Fine, you might say if you’re an investor, but how successful can they be if they are so devoted to these stakeholders?  The answer if often “very.” Towers Perrin, the global consulting giant, reviewed the results of 25 firms (including Coca Cola, Southwest Airlines and P&G) that excel in relationships with employees, customers and communities. Over a 15 year period, the “Stakeholder Superstars,” as they might be dubbed, beat the S&P 500 by 126 percent.  In Megatrends 2010, I cite several studies that illustrate the same point — Conscious Capitalists often outperform the market.

So how can marketers take advantage of such trends? Here are seven ways that marketing managers or marketing personnel can become more conscious marketers:

  1. Don’t assume you know your customer, engage in conversations and research
  2. Leverage social media as a platform for interaction with customers and gathering business intelligence
  3. Focus on long-term goals rather than short-sighted ones
  4. Create value in your messaging – no more media waste
  5. Be authentic; limit marketing automation
  6. Measure what you value and value what you measure
  7. Use analytics as baselines rather than guidelines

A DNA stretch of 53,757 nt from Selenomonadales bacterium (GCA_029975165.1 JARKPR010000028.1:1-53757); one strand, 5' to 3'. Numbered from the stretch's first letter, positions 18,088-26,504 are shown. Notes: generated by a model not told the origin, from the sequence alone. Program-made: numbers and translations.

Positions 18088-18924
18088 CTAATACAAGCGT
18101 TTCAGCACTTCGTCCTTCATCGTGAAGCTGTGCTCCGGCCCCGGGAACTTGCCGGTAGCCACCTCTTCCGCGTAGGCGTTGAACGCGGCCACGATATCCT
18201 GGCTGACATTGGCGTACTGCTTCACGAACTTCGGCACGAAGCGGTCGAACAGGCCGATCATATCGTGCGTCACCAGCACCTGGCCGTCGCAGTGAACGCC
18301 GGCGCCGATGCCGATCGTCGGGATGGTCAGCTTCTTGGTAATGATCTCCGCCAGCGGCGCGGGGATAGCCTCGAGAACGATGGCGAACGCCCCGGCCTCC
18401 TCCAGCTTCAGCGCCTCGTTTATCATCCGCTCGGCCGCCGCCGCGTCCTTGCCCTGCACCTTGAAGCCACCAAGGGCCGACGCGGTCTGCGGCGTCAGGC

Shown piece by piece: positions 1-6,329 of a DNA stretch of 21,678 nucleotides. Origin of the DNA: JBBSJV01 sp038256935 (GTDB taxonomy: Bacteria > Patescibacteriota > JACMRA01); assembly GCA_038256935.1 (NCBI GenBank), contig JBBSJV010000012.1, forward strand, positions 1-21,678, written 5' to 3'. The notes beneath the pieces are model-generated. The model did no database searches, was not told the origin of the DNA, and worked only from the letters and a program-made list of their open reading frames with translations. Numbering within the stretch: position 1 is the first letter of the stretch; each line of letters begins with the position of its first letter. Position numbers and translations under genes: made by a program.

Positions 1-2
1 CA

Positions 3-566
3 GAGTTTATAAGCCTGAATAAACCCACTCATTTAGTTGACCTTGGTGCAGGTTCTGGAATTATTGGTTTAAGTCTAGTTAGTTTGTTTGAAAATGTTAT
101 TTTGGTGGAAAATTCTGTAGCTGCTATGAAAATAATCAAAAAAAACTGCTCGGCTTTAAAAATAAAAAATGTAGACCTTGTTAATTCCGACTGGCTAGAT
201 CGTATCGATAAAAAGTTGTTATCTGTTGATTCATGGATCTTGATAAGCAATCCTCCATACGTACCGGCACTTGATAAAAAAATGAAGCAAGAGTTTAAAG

Remember:  Conscious Capitalism is more practical and comprehensive than other corporate philosophies that are based on virtuous behavior and philanthropy, like Corporate Social Responsibility. It is meant to create an entirely new structure for businesses whose financial integrity rests upon a variety of factors rooted in trust, value creation, transparency, purpose, and empowerment.

Conscious Capitalism Resources

For more information on this movement please visit www.consciouscapitalism.org or take a look at their Vimeo channel by clicking here.

13 comments

  1. Do you think marketers such as Seth Godin are at the forefront of this “relationship marketing?” It would seem to me that the large corporations have learned from smaller, independent guys like Godin.

    • Hi Ben – thanks for stopping by! I certainly think that thought leaders such as Seth Godin are at the forefront of this trend. In fact, Seth Godin recently posted a rant on his blog about “The Forever Recession” where he wrote: “… The future feels a lot more like marketing–it’s impromptu, it’s based on innovation and inspiration, and it involves connections between and among people.” (You can read the full blog post here: http://sethgodin.typepad.com/seths_blog/2011/09/the-forever-recession.html) While he may be an independent thought leader, he’s not necessarily “smaller.” His web site says: “His blog is perhaps the most popular in the world written by a single individual.”